Of course this not an easy task, especially as the situation has changed for the worse; Stockholm during recent decades has seen a steady increase in income differentials between different city areas, with differences now being bigger than in many other larger European cities. Individuals often end up living in disadvantaged areas not because they want to but because they have no other options. Reversing the trend will evidently take time.

However research findings showing that government-sponsored programmes may improve the overall situation and have a politically empowering effect on the residents (see e.g., Strömblad 2003) are promising. Such programmes should furthermore include all groups in these areas. If political marginalization and socio-economic disadvantage primarily concern young individuals, the risk is probably small for extremely extensive riots with a large part of the local community involved (as in Los Angeles in 1992); more limited outbreaks of violence like in Stockholm may however still occur. 

The events in Stockholm have received considerable attention in the international media. It has been noted with surprise that riots occur in Swedish suburbs. If, as expected, future studies find that political marginalization and socio-economic disadvantages are strongly linked to the violence, the natural conclusion is not to question the value of an open and tolerant multicultural society. On the contrary, it is more important than ever before to find ways to reduce political marginalization and socio-economic disadvantages in these city areas.  

References: 

Bobo, Lawrence, Camille L. Zubrinsky, James H. Jr. Johnson, and Melvin L. Oliver. 1994. “Public Opinion Before and After a Spring of Discontent.” In The Los Angeles Riots, edited by Mark Baldassare. San Francisco: Westview Press.

City in Crisis: A Report by the Special Advisor to the Board of Police Commissioners on the Civil Disorder in Los Angeles, 21 October 1992. 1992. Los Angeles: Police Commissioners.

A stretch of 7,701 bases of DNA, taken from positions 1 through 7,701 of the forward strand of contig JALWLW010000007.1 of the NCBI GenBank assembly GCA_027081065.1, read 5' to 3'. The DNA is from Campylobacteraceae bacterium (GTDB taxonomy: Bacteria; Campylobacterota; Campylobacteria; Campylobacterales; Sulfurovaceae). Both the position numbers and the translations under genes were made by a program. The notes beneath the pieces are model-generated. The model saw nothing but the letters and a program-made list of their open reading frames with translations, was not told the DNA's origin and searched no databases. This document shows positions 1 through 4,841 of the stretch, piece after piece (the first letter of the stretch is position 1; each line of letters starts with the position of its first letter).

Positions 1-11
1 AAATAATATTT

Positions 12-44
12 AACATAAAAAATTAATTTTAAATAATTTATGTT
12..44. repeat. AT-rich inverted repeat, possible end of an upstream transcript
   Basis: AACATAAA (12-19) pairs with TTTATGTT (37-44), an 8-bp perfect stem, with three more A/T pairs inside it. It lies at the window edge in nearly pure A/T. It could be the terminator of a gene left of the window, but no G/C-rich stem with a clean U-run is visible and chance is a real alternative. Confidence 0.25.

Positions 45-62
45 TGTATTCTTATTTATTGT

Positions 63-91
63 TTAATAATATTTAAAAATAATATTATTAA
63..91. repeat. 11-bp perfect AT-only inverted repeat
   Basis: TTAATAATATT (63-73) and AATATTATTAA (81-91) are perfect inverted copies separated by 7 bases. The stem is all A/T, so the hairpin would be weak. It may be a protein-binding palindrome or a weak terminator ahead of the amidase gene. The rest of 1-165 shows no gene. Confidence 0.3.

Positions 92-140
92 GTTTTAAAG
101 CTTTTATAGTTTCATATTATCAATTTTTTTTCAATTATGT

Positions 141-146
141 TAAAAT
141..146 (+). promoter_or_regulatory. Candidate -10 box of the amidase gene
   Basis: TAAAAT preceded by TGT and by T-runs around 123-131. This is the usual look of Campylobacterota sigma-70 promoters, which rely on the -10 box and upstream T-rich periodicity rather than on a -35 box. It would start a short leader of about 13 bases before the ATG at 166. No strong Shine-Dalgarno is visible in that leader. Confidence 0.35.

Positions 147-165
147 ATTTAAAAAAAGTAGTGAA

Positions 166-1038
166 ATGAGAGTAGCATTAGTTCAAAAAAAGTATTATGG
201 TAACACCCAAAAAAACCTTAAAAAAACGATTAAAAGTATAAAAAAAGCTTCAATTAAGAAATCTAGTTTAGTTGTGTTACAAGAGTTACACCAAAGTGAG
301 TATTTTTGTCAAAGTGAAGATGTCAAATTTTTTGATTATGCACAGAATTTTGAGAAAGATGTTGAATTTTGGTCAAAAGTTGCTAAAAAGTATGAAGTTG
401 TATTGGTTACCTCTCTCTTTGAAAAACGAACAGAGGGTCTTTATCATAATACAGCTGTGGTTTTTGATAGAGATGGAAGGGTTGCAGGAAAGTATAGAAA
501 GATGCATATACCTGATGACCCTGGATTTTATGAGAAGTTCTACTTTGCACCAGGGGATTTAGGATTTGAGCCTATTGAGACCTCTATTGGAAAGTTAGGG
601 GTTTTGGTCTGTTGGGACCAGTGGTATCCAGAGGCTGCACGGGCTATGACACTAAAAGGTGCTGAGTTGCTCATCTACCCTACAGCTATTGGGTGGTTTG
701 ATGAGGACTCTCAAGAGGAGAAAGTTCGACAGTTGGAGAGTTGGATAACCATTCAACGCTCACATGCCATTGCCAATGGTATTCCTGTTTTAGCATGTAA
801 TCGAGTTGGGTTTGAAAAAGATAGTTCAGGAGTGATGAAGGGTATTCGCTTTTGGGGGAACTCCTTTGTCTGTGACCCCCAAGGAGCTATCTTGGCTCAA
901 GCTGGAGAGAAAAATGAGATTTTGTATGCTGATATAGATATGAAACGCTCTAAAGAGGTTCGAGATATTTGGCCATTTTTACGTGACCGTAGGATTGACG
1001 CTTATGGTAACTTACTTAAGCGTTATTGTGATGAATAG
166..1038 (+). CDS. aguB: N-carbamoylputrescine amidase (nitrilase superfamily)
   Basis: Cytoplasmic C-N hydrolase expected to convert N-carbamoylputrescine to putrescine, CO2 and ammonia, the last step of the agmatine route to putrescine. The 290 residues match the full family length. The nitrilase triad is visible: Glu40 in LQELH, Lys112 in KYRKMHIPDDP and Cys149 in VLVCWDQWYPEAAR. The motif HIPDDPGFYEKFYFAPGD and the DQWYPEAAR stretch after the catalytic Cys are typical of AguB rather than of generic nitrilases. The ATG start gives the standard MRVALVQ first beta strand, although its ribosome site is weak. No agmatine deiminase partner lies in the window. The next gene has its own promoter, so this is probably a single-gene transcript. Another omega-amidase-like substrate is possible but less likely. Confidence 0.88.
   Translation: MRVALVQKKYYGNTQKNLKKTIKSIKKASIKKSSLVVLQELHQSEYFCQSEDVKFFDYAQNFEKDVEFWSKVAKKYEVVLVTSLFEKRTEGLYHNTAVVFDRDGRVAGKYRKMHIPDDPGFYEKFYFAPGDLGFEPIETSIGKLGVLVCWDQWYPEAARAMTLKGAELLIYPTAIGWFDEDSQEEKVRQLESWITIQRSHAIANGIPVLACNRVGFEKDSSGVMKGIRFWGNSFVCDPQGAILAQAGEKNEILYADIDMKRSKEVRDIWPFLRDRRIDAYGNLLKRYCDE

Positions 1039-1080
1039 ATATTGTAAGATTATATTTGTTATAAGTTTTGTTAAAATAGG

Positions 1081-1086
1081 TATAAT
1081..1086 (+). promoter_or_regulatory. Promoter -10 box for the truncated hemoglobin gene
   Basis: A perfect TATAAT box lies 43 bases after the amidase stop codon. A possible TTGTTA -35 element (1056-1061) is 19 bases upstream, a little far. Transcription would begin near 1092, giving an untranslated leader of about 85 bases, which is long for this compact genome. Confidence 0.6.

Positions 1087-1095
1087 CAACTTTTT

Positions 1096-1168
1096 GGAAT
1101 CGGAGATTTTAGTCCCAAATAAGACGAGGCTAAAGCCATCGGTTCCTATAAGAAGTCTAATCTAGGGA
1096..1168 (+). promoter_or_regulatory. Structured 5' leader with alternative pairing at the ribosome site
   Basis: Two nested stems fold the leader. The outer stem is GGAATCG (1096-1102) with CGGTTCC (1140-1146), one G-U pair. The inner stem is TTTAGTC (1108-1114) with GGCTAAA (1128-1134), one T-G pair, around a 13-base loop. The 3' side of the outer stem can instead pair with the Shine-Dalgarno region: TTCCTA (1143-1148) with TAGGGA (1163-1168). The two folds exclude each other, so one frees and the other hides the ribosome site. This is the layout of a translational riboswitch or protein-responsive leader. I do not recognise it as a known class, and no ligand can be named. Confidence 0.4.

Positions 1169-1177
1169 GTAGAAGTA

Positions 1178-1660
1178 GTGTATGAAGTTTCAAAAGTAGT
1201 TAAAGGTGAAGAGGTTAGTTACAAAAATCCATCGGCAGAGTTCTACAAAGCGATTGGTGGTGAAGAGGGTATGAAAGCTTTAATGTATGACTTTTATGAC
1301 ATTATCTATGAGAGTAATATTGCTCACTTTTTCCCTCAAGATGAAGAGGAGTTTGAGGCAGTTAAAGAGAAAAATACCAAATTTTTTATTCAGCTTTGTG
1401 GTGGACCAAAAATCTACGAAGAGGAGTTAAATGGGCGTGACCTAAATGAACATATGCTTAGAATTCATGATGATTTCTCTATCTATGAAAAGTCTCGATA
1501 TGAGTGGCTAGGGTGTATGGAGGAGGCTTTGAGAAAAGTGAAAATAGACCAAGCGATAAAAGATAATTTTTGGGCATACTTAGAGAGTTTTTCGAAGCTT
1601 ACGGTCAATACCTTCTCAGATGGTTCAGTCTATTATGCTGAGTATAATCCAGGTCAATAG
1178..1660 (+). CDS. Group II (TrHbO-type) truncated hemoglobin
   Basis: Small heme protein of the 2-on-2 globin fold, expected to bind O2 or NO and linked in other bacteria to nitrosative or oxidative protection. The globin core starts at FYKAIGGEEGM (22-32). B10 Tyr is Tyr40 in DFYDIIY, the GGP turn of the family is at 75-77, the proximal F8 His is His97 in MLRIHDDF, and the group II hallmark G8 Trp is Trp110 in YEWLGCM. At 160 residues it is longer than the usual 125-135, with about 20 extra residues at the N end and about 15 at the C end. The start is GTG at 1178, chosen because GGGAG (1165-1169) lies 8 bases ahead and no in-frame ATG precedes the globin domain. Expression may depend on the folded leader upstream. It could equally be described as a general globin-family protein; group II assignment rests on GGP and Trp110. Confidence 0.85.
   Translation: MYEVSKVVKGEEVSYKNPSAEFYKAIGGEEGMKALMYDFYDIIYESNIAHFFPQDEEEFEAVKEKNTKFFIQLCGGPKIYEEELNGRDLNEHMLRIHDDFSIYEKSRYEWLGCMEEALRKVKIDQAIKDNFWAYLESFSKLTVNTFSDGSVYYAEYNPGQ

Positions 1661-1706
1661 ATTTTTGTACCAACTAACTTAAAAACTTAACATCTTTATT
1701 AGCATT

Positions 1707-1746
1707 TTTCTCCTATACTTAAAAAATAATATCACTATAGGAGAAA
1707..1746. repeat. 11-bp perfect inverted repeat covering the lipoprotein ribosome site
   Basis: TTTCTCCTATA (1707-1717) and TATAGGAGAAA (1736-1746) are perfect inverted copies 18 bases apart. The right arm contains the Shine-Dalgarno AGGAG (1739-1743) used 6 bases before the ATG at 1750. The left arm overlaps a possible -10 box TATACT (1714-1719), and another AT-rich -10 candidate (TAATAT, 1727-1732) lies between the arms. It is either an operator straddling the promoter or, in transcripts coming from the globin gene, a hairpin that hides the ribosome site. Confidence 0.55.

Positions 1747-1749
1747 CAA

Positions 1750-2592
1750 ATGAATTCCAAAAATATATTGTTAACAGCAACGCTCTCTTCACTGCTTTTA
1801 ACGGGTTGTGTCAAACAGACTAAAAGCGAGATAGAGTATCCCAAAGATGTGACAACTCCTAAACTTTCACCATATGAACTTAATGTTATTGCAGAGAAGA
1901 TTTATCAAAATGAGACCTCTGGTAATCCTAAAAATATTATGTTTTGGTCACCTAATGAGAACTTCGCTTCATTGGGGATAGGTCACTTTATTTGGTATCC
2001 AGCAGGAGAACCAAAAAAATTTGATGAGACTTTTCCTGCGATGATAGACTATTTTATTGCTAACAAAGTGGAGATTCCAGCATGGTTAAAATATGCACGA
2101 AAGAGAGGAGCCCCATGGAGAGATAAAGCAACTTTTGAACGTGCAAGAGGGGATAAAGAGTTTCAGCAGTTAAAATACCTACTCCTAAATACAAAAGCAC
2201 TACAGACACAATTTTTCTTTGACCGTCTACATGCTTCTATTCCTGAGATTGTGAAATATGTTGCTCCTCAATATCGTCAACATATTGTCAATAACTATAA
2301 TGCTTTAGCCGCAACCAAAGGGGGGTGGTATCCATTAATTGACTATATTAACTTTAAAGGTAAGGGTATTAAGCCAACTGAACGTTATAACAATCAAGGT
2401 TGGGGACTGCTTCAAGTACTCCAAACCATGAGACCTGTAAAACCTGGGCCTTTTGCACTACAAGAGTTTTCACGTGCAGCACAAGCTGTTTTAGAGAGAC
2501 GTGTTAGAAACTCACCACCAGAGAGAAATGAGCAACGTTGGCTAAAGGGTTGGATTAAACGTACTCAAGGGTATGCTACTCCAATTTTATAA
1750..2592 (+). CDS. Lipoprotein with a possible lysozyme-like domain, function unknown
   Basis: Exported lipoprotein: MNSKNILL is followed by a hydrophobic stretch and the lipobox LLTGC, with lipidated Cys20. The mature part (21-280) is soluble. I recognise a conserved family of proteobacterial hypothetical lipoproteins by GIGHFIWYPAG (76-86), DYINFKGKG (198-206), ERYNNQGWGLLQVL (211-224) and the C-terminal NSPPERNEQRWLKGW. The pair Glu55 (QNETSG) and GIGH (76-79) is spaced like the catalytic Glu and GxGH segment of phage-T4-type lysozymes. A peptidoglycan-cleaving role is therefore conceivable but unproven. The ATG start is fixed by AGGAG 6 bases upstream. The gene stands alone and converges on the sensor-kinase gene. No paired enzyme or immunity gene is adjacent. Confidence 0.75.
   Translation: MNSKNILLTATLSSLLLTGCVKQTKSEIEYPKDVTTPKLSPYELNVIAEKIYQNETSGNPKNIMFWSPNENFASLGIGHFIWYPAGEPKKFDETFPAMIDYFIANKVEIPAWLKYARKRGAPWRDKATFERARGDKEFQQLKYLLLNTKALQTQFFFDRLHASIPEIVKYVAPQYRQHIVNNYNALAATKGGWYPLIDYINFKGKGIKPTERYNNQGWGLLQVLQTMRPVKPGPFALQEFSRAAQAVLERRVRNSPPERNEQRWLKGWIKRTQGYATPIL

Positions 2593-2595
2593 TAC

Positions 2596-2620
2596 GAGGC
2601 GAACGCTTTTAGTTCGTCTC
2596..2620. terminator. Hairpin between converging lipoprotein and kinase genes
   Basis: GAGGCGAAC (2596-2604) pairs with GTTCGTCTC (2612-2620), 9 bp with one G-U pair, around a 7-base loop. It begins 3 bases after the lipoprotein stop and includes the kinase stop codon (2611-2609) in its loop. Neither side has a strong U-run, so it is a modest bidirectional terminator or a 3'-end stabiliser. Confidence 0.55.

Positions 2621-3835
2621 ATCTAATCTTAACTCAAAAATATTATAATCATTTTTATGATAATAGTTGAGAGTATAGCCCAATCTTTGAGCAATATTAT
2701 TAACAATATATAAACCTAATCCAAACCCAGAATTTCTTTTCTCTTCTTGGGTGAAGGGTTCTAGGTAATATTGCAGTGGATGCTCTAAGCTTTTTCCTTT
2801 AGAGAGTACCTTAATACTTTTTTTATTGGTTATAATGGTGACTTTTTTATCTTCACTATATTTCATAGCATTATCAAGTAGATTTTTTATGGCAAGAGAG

Fukurai, Hiroshi, Richard Krooth, and Edgar W. Butler. 1994. “The Rodney King Beating Verdicts.” In The Los Angeles Riots, edited by Mark Baldassare. San Francisco: Westview Press.

Haddad, Yvonne Yazbeck, and Michael J. Balz. 2006. ”The October Riots in France: A Failed Immigration Policy or the Empire Strikes Back?” International Migration 44: 23–34.

Krivo, Lauren J., Ruth D. Peterson, and Danielle C. Kuhl. 2009. “Segregation, Racial Structure, and Neighborhood Violent Crime.” American Journal of Sociology 114: 1765–1802.

Murji, Karim, and Sarah Neal. 2011. “Riot: Race and Politics in the 2011 Disorders.” Sociological Research Online 16:(4) 24.

Olzak, Susan, and Suzanne Shanahan. 2003. ”Racial Policy and Racial Conflict in the Urban United States, 1869–1924.” Social Forces 82: 481–517.

Strömblad, Per. 2003. Politik på stadens skuggsida [Politics and Policy on the Dark Side of the Town]. Diss.: Uppsala University.

Wright, James D. 1981. “Political Disaffection.” In The Handbook of Political Behavior 4, edited by Samuel Long. New York: Plenum Press.